Appeals court overturns shooting conviction


Friday, July 7th 2000, 12:00 am
By: News On 6



TULSA, Okla. (AP) -- An Oklahoma appeals court has ordered a new trial for a man convicted of shooting and wounding a Broken Arrow teen-ager in a case that led to tougher sentences for gun assaults.

The Oklahoma Court of Criminal Appeals in a 4-1 ruling found numerous errors in Jason Filion's conviction of assault and battery with a dangerous weapon in the May 13, 1998, wounding of Brandy Thurmond. It let stand his conviction on carrying a concealed weapon.

"It's just like getting punched in the stomach," Thurmond's father, Craig Thurmond, said Thursday. "It just takes all out of you. You lose all your energy when you hear something like that."

District Attorney Tim Harris said he was very disappointed in the ruling but would not criticize the court.

"This is going to be a very, very difficult thing for this family to undergo a second time," he said Friday.

The court said Filion, 24, was denied the right to a fair trial and his conviction must be reversed for a new trial. In its ruling issued June 30, the court said the trial court erred in not instructing the jurors on the lesser charge of reckless conduct with a firearm and on accident. It said there wasn't enough evidence to sustain a conviction on assault and battery with a dangerous weapon.

The court also said reversible error was made when the prosecutor repeatedly made comments meant to prejudice the jury against Filion and that Filion's defense was ineffective. Vice presiding Judge Gary Lumpkin dissented, saying the evidence in the case only supported the lesser charge for which the jury was given instruction.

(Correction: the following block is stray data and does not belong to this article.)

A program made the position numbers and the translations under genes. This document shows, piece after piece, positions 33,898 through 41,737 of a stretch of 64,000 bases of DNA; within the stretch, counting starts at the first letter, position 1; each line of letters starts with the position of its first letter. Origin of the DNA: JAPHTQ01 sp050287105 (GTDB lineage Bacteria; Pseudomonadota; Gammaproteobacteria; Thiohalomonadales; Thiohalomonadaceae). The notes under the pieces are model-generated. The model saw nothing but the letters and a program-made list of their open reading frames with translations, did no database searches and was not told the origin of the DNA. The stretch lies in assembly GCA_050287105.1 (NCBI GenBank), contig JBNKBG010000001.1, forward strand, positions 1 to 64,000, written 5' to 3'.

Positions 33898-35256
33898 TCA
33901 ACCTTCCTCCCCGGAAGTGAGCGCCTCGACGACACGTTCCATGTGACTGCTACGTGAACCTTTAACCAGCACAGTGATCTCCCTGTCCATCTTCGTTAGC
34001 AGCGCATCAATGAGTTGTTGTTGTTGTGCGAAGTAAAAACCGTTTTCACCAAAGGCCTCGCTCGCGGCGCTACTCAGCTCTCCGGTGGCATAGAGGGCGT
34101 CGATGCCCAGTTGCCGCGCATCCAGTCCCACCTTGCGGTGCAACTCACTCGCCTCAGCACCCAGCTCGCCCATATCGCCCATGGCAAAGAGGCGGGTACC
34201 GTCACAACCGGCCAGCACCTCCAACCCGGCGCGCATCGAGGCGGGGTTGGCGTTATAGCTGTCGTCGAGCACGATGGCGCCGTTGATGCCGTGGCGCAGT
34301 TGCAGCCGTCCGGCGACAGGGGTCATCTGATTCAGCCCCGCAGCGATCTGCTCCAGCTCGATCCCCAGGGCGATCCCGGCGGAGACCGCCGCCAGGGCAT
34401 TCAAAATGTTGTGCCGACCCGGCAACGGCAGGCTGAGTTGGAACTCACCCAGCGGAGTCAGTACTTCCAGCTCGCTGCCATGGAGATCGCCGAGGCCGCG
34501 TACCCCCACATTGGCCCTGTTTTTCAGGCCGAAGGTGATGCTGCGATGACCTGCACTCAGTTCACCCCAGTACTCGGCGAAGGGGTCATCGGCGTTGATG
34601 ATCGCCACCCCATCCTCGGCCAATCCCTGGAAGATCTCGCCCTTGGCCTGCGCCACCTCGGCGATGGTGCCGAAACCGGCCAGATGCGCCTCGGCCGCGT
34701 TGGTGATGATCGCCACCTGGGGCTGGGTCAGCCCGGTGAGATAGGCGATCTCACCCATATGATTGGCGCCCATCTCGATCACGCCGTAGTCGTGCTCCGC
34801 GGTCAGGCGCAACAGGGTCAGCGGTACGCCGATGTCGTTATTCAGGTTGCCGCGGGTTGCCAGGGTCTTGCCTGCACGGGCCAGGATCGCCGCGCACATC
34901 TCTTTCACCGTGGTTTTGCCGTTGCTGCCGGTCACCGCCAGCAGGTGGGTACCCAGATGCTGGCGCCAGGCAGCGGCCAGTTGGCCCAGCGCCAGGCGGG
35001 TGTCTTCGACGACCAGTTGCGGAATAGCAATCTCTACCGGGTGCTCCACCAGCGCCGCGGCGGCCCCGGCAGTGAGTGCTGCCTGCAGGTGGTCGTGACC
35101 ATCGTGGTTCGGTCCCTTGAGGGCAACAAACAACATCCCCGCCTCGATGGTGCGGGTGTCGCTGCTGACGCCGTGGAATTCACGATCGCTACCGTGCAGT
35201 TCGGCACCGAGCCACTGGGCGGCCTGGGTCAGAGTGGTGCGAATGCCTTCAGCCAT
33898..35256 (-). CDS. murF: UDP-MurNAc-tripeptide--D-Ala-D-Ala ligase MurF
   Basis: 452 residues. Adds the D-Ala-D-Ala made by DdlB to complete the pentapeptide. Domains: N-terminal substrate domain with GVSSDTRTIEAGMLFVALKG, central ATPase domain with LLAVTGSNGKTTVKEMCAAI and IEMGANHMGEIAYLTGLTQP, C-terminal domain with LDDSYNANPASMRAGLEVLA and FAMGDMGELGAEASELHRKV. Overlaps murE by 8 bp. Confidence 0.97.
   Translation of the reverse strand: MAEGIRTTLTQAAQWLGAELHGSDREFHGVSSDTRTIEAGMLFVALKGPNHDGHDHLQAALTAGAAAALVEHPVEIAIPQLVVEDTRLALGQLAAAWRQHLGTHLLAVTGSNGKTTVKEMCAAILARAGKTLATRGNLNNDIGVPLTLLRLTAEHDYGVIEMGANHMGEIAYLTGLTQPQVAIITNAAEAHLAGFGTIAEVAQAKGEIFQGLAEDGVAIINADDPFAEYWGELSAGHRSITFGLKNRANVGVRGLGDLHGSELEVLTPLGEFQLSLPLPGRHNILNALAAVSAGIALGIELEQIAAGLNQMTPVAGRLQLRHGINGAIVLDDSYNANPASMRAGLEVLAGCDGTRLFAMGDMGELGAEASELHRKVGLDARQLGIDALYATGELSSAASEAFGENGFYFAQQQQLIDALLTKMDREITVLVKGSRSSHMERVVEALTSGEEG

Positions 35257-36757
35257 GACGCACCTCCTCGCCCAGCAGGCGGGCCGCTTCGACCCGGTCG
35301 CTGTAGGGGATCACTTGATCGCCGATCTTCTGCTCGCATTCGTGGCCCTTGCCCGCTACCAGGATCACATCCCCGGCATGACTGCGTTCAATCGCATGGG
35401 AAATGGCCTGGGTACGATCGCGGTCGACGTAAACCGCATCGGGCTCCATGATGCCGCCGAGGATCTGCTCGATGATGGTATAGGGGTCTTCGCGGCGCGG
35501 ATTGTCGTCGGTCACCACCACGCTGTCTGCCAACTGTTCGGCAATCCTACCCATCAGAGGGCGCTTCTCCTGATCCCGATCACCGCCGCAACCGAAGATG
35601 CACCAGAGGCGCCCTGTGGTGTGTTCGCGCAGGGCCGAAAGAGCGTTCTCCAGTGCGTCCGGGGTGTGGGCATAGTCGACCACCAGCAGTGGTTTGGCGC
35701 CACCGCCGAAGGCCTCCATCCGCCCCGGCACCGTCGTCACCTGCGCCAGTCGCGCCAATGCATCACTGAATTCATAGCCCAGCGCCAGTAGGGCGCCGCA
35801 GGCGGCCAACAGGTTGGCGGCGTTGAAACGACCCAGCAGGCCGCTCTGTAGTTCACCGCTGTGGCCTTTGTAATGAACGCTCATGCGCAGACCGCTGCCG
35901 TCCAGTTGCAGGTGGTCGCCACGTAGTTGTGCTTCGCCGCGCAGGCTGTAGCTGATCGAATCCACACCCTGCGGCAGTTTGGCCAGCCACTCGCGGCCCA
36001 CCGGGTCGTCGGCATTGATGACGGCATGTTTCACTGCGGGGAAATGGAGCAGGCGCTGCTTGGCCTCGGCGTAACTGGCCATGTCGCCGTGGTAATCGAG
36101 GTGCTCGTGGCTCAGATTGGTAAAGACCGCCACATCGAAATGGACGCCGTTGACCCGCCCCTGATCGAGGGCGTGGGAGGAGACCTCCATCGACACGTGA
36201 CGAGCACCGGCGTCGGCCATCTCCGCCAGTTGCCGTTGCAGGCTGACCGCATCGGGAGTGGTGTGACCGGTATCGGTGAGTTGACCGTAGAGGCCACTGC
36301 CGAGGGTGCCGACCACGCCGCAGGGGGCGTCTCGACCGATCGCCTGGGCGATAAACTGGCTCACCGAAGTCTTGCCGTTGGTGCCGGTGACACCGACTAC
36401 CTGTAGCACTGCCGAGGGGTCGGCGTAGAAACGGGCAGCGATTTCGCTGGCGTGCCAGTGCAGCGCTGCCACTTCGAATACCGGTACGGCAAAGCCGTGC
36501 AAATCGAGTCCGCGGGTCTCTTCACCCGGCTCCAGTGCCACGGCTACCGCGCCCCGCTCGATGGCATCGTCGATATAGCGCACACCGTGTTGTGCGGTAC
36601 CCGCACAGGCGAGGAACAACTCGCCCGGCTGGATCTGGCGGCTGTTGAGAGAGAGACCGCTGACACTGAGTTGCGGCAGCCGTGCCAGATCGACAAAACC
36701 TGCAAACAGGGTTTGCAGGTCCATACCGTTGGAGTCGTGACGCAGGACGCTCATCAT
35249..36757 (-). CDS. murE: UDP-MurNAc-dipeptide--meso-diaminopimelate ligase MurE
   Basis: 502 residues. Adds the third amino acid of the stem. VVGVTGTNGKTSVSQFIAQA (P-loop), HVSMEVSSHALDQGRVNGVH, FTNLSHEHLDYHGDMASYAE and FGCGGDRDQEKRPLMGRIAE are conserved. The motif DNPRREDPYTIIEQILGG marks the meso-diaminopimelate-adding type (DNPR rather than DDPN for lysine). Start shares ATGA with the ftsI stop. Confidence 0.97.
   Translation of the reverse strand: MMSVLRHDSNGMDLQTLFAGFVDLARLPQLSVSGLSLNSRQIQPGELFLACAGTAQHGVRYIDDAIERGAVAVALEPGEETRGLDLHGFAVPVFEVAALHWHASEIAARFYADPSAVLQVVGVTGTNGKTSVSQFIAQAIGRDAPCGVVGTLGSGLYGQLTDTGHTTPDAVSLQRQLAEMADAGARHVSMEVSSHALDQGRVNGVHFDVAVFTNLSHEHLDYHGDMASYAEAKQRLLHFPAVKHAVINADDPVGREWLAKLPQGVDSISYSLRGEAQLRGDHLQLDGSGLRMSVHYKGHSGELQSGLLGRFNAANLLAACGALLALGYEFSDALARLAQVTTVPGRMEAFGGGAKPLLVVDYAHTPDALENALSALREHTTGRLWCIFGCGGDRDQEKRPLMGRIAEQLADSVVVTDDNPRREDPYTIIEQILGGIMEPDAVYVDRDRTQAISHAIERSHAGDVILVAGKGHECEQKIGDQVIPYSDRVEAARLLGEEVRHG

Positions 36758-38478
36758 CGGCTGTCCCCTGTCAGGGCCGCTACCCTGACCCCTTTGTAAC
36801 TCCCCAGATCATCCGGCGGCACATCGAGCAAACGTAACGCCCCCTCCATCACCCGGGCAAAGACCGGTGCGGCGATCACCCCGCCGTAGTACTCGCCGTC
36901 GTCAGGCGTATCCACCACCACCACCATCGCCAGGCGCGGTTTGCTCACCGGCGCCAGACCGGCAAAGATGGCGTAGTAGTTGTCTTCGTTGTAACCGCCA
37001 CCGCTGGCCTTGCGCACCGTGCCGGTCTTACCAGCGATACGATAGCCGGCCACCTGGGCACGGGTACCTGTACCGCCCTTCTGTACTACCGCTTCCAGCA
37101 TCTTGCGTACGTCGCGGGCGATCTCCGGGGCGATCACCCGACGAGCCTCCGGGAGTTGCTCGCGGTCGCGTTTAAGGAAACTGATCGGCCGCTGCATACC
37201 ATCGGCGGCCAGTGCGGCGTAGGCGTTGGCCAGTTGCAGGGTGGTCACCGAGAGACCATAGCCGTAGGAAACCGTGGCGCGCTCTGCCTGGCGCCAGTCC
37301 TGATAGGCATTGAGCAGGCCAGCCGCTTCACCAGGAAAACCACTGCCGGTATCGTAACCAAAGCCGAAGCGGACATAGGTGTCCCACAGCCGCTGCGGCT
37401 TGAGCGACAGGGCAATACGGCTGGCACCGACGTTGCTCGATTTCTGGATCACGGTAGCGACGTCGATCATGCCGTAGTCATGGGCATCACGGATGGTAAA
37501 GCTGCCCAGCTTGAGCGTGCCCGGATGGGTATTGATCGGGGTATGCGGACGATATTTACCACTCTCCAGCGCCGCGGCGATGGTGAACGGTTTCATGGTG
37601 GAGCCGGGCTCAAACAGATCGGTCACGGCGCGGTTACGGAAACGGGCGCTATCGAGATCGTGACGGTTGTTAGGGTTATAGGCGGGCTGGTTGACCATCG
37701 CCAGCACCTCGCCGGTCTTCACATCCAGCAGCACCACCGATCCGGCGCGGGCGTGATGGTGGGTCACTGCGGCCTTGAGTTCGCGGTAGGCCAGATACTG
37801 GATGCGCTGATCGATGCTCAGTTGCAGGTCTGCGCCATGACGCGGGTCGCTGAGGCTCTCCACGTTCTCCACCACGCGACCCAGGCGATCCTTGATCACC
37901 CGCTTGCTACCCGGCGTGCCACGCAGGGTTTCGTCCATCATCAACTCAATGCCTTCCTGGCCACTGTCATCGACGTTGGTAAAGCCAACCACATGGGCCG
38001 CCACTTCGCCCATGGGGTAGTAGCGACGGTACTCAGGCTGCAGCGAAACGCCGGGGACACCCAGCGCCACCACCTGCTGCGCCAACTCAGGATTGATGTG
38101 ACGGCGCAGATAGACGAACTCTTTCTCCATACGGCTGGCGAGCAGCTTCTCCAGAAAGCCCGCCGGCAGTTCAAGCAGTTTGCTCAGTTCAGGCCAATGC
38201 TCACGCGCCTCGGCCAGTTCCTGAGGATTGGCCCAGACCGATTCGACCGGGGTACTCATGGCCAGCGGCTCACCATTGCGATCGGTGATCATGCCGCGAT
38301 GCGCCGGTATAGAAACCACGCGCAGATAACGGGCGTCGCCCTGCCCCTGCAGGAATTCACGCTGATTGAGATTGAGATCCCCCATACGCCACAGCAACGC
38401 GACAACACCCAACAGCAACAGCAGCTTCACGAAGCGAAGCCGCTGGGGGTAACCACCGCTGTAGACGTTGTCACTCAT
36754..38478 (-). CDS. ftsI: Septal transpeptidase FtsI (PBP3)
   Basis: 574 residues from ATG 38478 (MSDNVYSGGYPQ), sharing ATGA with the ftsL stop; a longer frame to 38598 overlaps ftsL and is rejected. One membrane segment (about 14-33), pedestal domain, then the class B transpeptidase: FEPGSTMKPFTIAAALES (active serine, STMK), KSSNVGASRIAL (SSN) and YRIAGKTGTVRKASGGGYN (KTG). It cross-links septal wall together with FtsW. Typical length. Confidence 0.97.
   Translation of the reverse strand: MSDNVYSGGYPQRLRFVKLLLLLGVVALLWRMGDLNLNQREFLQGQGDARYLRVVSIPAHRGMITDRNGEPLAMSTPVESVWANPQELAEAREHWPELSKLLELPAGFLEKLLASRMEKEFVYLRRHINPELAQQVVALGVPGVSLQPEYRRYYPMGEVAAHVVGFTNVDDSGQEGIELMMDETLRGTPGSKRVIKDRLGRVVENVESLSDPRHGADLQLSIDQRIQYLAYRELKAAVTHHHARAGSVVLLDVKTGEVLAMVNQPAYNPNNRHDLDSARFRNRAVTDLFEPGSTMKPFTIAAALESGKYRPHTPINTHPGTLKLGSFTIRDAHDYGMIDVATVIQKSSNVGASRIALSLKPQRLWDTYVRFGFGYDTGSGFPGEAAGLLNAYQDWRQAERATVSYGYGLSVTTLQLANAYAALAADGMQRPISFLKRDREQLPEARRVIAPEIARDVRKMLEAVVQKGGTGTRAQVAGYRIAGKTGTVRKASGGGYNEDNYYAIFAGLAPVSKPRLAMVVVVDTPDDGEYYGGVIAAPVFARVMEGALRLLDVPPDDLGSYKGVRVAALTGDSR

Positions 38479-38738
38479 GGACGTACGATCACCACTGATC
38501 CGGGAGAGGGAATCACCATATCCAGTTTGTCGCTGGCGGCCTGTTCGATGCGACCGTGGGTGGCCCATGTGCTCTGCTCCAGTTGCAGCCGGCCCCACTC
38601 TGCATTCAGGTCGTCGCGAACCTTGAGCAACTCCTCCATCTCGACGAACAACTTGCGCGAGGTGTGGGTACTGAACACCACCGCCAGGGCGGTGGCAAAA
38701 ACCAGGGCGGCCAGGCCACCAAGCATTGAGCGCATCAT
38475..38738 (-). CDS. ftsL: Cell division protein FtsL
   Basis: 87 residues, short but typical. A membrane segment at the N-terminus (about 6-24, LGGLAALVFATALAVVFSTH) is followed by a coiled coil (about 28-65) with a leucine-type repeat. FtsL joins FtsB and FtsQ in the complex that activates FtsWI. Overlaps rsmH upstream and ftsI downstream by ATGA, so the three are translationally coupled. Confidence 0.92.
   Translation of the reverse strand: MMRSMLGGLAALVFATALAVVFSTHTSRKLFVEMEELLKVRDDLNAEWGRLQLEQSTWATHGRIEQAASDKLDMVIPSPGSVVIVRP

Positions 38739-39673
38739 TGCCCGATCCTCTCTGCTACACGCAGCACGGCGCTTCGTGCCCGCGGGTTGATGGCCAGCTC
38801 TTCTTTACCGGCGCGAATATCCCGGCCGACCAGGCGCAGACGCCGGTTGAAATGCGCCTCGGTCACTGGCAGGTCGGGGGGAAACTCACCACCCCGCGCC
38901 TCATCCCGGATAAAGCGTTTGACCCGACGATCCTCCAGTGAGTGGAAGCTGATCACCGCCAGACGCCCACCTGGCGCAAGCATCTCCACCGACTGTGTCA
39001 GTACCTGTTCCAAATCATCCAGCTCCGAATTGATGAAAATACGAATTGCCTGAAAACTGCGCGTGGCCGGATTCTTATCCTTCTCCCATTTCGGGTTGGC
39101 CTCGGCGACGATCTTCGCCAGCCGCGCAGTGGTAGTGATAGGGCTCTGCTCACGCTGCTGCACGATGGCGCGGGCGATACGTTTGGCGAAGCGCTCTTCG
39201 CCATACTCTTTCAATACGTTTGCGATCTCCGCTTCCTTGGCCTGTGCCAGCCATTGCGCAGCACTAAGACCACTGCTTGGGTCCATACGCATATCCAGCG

Prosecutors originally charged Filion with shooting with intent to kill. Thurmond was shot in the head while she and other teen-agers and Filion were gathered outside her home.

Filion told the district court he pulled a pistol from his pocket to scare a passing car and it discharged. Prosecutors argued that Filion intentionally pulled back the slide mechanism on the .380-caliber semiautomatic pistol and pulled the trigger while the gun was pointed at Thurmond's head.

Thurmond walks with a limp and faces long-term learning, speech and motor-skill difficulties and susceptibility to seizures, family members say.

The jury gave Filion a 10-year prison term and a fine of $10,000 in March 1999. Harris said that because the jury convicted Filion of the lesser charge of assault and battery with a dangerous weapon that will be what he must be tried on in a retrial.

"We don't start from square one," he said.

Harris said he was surprised by the appeals court's order that the court erred in not instructing the jury on accident.

"I guess they're saying, ultimately the jury also can be given the option that this shooting was an accidental shooting," he said. "I can't find any evidence that would justify that, but from their opinion I can only assume that is what they're asking."

Harris said a retrial would be held as soon as possible.

Gov. Frank Keating signed the Brandy Thurmond Act in June 1999 to create a mandatory 10-year sentence for an attacker convicted of using a weapon in a violent crime.